This time of year is exciting for many of us in Texas. (Not just because of football.) The Monarch butterflies migrating from Canada typically stop off in the Lone Star State to feast on our abundant milkweed plants before they get to Mexico. I am a huge fan of organic gardening, and I always include nectar flowers and plenty of milkweed in my yard to attract and support the Monarchs. So when I hadn’t spotted any butterflies this year, I began to worry.
Like anxious parents waiting for their 16-year-old to get home with the car, I started thinking the worst. What if something happened to the butterflies? Did bad weather disrupt their journey? What if the population is so small that they don’t find the plants in my yard? Concern turned to disappointment when I read on a butterfly migration blog that these regal creatures had arrived in droves throughout other parts of Texas.
What if they already passed through? What if I was so busy that I missed the whole thing?
Each day I walked into the back yard numerous times to get a closer look at the vegetation, wondering if the butterflies were somehow camouflaged among the flowers and greenery.
Finally I was rewarded for my vigilant watch: a single Monarch appeared. Although she had a partially broken wing, she was still adept at finding the bright yellow and red flowers of the Mexican milkweed that blanketed my yard. In fact, the broken wing didn’t seem to slow her down at all from flying, perching, or eating. It was a joy to watch her float through the air so delicately and compete with the bees for the nectar. If I hadn’t been paying close attention, I probably wouldn’t even have seen her.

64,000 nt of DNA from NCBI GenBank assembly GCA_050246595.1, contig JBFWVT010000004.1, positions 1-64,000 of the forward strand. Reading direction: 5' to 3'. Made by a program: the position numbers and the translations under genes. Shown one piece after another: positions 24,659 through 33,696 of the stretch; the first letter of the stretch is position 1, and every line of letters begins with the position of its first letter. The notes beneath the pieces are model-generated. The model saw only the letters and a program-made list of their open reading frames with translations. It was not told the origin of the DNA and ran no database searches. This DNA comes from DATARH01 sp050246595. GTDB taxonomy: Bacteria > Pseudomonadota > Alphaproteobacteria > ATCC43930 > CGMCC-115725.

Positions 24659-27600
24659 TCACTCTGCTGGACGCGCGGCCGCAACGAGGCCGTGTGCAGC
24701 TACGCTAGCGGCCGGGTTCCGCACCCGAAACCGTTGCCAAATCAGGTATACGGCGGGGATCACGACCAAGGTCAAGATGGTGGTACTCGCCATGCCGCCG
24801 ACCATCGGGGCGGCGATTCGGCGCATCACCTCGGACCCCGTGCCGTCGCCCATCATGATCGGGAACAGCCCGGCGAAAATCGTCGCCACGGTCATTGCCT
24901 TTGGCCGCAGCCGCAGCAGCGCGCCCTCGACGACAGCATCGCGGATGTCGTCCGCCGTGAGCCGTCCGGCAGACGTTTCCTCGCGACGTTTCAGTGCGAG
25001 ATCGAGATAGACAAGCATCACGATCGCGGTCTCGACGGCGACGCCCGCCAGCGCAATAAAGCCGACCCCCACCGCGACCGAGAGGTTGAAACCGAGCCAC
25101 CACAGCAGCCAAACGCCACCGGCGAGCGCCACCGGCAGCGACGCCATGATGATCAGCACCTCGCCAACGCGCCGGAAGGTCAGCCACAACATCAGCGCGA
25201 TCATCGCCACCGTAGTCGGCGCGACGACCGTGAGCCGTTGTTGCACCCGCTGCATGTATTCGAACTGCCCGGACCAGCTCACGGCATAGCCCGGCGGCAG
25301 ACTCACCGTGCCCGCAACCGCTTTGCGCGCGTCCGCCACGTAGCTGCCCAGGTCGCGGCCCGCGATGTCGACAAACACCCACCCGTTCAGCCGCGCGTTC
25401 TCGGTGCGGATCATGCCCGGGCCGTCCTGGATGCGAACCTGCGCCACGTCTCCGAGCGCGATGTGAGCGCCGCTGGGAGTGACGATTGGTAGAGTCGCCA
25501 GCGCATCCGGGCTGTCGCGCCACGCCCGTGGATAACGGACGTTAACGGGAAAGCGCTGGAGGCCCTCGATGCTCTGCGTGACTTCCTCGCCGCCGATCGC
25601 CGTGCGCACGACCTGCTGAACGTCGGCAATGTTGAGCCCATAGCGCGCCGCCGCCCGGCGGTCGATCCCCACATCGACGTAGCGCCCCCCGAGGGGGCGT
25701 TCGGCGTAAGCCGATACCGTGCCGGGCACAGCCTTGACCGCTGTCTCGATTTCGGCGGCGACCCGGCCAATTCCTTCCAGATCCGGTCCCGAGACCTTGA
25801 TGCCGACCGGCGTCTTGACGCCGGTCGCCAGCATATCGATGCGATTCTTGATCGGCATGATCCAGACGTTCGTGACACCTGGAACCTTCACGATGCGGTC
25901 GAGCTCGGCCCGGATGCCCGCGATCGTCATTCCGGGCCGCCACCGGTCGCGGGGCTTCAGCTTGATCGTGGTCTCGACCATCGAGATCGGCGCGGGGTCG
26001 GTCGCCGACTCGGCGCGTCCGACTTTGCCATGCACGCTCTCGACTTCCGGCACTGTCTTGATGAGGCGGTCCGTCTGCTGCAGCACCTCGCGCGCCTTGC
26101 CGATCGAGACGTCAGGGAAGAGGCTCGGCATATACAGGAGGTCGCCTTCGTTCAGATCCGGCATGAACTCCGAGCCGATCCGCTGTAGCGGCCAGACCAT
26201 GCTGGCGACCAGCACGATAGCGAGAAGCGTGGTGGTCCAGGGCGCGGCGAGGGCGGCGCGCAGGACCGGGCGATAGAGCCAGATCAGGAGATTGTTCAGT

What is the business lesson here?
We can prepare and plan and implement strategies all we want. But if we’re not careful, we can become so engrossed in the hurry-up, get-it-done frame of mind that we miss seeing the success when it happens. We get so busy that it flies right by, and we don’t even notice.
Perhaps you are involved with so many large projects that you never really feel a sense of momentum or stop to acknowledge the progress you have made. The same thing happens if you are a manager. You invest time to develop your team members, to support their learning, to give them the right opportunities to grow and gain more skills and experience. You’re helping them work towards a goal. It’s a natural tendency to focus on where they need to go rather than to see how far they’ve come.
But here’s the thing to remember: success sometimes happens in fleeting, fluttering moments. If we aren’t paying attention, we may miss it.
One of the best parts about being a leadership coach is getting to witness the small, courageous steps that my clients take as they work to improve their leadership skills. Each step might not be monumental (or even particularly noticeable). However, if they keep taking those steps, the results can be dramatic. I’ve seen major transformations that started with microscopic shifts. While I’m trained to identify those small moments of success, my goal is always to help my clients identify them on their own. As they become more self-aware, they will learn to recognize each small accomplishment in a way that builds valuable momentum to continue their journeys.
If you’ve spent considerable time and energy to prepare yourself for a leadership position but feel like the results are nonexistent, you might be surprised if you take a closer look. Leadership success is not like a light switch that’s either on or off. It grows over time through incremental (sometimes tiny) achievements that slowly build. Take time to look for progress in yourself and in others. Find it. Celebrate it. Build on it. I think you’ll discover there’s great joy in watching the beauty of what happens next.
What’s your strategy to discover hidden signs of success before they fly by?
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